For the crowd gathered at the MGM Grand casino in Detroit last weekend, chef Wolfgang Puck’s lamb with mint-cilantro vinaigrette was only the appetizer. The main draw was $8 million worth of cars from the likes of Ferrari, Lamborghini and Maserati.
The $500-per-head event showed how the recovering U.S. economy has brought conspicuous consumers out of hiding in the world’s biggest supercar market. The return of big-spending Americans is especially crucial for Italian brands as the debt crisis cripples demand in southern Europe.
“Come to Beverly Hills, you’ll see more Ferraris than in Italy and more Bentleys and Rolls-Royces than in England,” Puck said while checking out a $295,000 Ferrari FF. “People in America want to show their wealth, while in Europe they want to hide it.”
Global sales of cars costing more than 100,000 euros ($130,000) are forecast to beat the 2007 peak this year and will climb 35 percent to almost 540,000 by 2015, according to IHS Automotive. The jump, fueled by a 52 percent surge in North America, offers some relief for Fiat, which owns Ferrari and Maserati, and Volkswagen, parent of Lamborghini and Bentley, as European auto demand slumps to an almost two-decade low.
As a sign of the importance of American buyers, Maserati chose the North American International Auto Show in Detroit this week for the grand introduction of its latest Quattroporte sedan. The $130,000 model hasn’t officially been presented in Italy, where sales have all but dried up. With austerity measures and a government hunt for tax cheats that targeted luxury-car drivers, Maserati sold fewer than 100 cars in its home market last year.
Italy “had been our No. 2 market for five, six, seven years” accounting for as much as 10 percent of sales at the 2007 peak, said Maserati brand chief Harald Wester. “Europe will remain a very, very difficult territory.”
Luxury-auto sales plunged 44 percent last year in Italy, hurt by higher taxes on upscale models, according to Italian auto-industry group Unrae. Ferrari dropped 57 percent and Maserati was down 72 percent.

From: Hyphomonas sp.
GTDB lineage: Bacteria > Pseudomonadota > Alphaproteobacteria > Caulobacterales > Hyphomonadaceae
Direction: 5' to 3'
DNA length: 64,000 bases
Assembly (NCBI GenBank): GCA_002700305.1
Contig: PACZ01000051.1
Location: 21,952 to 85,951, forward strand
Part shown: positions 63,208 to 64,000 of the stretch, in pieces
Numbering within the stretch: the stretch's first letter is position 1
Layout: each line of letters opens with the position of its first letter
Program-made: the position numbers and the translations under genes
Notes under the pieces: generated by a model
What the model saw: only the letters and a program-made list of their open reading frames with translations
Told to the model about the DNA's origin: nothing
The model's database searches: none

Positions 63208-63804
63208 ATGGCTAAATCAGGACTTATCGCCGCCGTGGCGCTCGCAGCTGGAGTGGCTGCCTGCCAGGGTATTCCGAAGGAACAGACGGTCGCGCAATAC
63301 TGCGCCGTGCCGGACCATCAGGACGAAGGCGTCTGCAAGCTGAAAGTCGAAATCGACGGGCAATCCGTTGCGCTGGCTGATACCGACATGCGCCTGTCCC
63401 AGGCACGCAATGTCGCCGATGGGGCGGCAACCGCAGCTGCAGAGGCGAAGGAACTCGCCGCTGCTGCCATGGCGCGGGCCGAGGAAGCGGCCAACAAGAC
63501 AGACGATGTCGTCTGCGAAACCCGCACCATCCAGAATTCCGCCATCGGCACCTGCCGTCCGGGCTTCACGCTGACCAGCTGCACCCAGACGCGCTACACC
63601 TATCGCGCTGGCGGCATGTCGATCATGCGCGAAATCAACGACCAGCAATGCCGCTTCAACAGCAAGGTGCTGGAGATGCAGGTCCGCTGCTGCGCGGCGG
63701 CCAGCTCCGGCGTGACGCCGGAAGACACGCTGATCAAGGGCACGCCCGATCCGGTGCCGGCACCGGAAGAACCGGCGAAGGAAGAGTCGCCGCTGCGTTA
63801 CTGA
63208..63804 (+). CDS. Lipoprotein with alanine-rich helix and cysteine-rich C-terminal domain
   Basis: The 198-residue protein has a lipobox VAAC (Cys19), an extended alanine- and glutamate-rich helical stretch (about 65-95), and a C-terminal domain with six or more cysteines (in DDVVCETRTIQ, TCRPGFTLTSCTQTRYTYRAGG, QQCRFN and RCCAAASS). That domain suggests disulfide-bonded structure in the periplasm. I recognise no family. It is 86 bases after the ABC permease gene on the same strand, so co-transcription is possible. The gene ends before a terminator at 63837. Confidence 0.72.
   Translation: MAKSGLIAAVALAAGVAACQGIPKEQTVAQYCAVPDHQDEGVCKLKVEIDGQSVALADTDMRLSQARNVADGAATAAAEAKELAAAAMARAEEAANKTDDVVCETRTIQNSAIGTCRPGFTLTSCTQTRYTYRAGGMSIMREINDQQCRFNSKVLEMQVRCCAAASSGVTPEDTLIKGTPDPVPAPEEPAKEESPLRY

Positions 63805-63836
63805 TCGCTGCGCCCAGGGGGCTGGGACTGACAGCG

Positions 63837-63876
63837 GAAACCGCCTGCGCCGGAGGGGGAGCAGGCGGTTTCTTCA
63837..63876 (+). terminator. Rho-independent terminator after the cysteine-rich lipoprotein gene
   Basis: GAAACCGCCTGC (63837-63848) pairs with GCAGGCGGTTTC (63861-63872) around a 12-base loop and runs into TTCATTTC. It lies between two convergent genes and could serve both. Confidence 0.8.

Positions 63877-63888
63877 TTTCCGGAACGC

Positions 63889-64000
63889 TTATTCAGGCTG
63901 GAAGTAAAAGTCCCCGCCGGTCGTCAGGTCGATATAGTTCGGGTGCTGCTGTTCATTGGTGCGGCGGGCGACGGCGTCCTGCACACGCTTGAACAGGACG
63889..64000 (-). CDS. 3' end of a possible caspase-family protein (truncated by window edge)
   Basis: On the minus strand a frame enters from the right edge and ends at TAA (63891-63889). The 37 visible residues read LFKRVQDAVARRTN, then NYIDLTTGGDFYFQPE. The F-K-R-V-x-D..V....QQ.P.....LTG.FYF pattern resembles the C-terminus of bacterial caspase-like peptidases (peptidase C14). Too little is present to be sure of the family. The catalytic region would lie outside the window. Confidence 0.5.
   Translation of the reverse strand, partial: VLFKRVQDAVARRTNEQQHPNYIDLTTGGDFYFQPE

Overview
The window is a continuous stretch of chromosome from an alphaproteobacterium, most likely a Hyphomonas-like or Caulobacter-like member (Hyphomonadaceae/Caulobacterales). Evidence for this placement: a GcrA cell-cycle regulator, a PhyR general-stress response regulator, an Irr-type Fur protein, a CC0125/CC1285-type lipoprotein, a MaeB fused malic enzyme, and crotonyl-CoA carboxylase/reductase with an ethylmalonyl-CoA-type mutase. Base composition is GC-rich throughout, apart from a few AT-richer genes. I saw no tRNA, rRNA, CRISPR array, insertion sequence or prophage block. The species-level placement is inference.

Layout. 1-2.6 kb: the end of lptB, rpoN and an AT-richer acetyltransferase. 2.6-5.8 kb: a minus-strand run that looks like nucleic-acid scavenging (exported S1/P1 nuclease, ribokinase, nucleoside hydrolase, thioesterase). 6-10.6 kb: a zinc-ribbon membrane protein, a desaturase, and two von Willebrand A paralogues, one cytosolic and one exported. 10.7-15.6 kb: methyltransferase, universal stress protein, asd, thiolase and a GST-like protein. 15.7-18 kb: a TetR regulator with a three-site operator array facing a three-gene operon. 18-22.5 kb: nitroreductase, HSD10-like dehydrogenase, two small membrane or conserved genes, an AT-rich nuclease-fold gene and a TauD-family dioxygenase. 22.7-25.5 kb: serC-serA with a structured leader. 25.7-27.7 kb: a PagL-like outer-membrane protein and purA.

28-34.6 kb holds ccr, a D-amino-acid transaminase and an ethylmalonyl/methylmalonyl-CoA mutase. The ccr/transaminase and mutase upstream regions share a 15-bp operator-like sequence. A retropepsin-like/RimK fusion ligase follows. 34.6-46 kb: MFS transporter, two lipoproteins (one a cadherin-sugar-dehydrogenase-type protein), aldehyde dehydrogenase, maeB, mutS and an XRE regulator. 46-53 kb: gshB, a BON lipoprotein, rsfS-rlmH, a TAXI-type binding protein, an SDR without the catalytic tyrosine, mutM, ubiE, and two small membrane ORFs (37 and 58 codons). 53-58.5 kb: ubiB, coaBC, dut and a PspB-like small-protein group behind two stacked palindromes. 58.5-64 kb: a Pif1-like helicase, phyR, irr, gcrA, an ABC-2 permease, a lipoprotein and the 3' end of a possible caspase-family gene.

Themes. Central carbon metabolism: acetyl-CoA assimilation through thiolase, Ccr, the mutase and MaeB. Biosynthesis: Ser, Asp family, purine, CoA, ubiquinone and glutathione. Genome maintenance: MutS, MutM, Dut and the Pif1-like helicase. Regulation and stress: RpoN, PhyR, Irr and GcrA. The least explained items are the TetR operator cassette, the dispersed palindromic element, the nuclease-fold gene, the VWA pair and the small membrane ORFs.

While European car demand is headed for a sixth straight annual decline this year, the U.S. is entering its fourth year of recovery from the financial crunch, according to Bloomberg Industries.
“The mood has definitely improved” in the U.S. supercar market, said Marco Mattiacci, president of Ferrari’s North American operations. “We see progress in the segment, progress in the confidence of consumers.”
The prospects are a reflection of the growing ranks of wealthy Americans. U.S. households with more than $300,000 in annual disposable income are forecast to reach 4.6 million this year, 30 percent more than in 2009, and easily outnumbering China’s 1.3 million, according to Euromonitor International.
With demand on the rebound in the U.S. and wealth growing in Asia, ultra-luxury brands are expanding. Maserati will add the compact Ghibli sedan this year and its first sport-utility vehicle, the Levante, in 2014 in a bid to boost sales eightfold to 50,000 vehicles by mid-decade.
VW’s Lamborghini and Bentley are also developing SUVs, while the German manufacturer’s Porsche brand will introduce the 918 Spyder hybrid supercar and start production of the Macan compact SUV this year.
Bayerische Motoren Werke’s Rolls-Royce in March will debut the Wraith, which it calls the “most dynamic and powerful” model in its 108-year history. Daimler’s Mercedes-Benz will expand its S-Class line to five new variants.